All meetings in Wellfleet are remote only and can be watched online. Go to wellfleet-ma.gov and click on the meeting you want to watch, then follow the instructions on the agenda.
Thursday, Oct. 7
- Cape Cod Commission hearing, 3 p.m.
Tuesday, Oct. 12
- Select Board, 7 p.m.
Thursday, Oct. 14
- Zoning Board of Appeals, 7 p.m.
Select Board Seeks Headhunter
At its Sept. 28 meeting, the Wellfleet Select Board debated whether to hire consultants to assist in the recruiting, vetting, and screening of candidates for the job of town administrator. Because the advice of Community Paradigm Associates, the most recent such consulting agency, led to the appointment of Maria Broadbent, who lasted only nine months in the job, it is not surprising that there was some debate.
Before leaving the meeting because she did not feel well, board member Helen Miranda Wilson opened the discussion by saying, “I don’t think it matters.”
John Wolf, the newest member of the select board, said he opposed hiring a headhunting firm because “we should be capable of advertising in the appropriate journals” to attract qualified candidates.
Mike DeVasto supported the idea for administrative reasons, and interim Town Administrator Charles Sumner clinched the argument in favor of approving the idea.
Town hall does not have a big enough staff to do all that is necessary in such a search, Sumner said. “I have been through this in Provincetown,” Sumner said. “In order to do this right, we need some help.” The discussion closed when Wolf said, “I stand corrected.” The vote in favor was 4-0.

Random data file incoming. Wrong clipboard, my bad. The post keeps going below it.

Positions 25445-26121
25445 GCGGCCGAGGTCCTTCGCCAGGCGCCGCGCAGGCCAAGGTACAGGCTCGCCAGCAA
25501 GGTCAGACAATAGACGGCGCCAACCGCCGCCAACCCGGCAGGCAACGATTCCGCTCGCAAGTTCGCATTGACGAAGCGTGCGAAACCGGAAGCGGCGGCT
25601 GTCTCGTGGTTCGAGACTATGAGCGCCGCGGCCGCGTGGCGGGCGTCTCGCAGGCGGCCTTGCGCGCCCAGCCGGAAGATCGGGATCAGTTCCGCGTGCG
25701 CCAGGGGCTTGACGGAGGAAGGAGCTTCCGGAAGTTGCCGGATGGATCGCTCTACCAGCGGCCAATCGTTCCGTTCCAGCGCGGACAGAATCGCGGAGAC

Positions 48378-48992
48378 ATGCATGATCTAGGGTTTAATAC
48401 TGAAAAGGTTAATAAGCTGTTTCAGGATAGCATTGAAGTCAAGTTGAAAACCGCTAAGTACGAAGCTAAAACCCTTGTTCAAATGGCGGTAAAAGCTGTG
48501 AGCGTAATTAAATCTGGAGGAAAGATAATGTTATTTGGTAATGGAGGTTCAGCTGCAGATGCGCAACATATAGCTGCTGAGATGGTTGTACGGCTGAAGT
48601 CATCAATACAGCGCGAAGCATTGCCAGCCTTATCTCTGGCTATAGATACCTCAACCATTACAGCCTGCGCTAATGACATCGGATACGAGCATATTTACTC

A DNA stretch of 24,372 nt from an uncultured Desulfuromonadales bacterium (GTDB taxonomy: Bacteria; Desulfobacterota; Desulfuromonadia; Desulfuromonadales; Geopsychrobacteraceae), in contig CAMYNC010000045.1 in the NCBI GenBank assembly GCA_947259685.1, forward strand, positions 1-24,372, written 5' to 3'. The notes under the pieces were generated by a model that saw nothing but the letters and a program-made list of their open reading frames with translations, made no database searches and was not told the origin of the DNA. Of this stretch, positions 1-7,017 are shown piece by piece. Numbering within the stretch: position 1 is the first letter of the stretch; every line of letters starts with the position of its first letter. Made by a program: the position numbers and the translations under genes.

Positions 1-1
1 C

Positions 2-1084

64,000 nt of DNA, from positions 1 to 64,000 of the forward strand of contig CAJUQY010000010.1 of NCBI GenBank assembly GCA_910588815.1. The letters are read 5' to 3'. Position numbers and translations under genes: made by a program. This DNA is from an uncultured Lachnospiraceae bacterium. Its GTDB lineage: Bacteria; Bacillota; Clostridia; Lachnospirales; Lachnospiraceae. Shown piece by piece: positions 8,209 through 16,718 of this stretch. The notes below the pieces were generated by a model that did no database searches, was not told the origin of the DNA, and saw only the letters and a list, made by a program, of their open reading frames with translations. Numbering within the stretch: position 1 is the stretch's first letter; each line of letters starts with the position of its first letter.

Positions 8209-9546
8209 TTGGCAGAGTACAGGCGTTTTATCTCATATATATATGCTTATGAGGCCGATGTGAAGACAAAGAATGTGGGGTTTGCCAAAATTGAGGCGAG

Recovery Funds for Housing
The select board also voted 4-0 to dedicate the Coronavirus Local Fiscal Recovery Fund (CLFRF), totaling just over $285,000, to the Wellfleet Affordable Housing Trust to support housing efforts.
Because money from that fund can be used to address “negative economic impacts” in the public sector, according to published government guidelines, housing support is one possible use for the money.
Select board member Janet Reinhart raised this question: “Given the state of our books, can we do that?”
Interim Town Administrator Sumner responded by noting that the amount is too small to have much impact on the budget. On July 1, 2021, the town received $142,558.58 in CLFRF funds, and the same amount will arrive again on July 1, 2022, board chair Ryan Curley explained. Given a town budget of about $23 million, Sumner said, he would support using the entire amount for affordable housing support. —Tom Recchio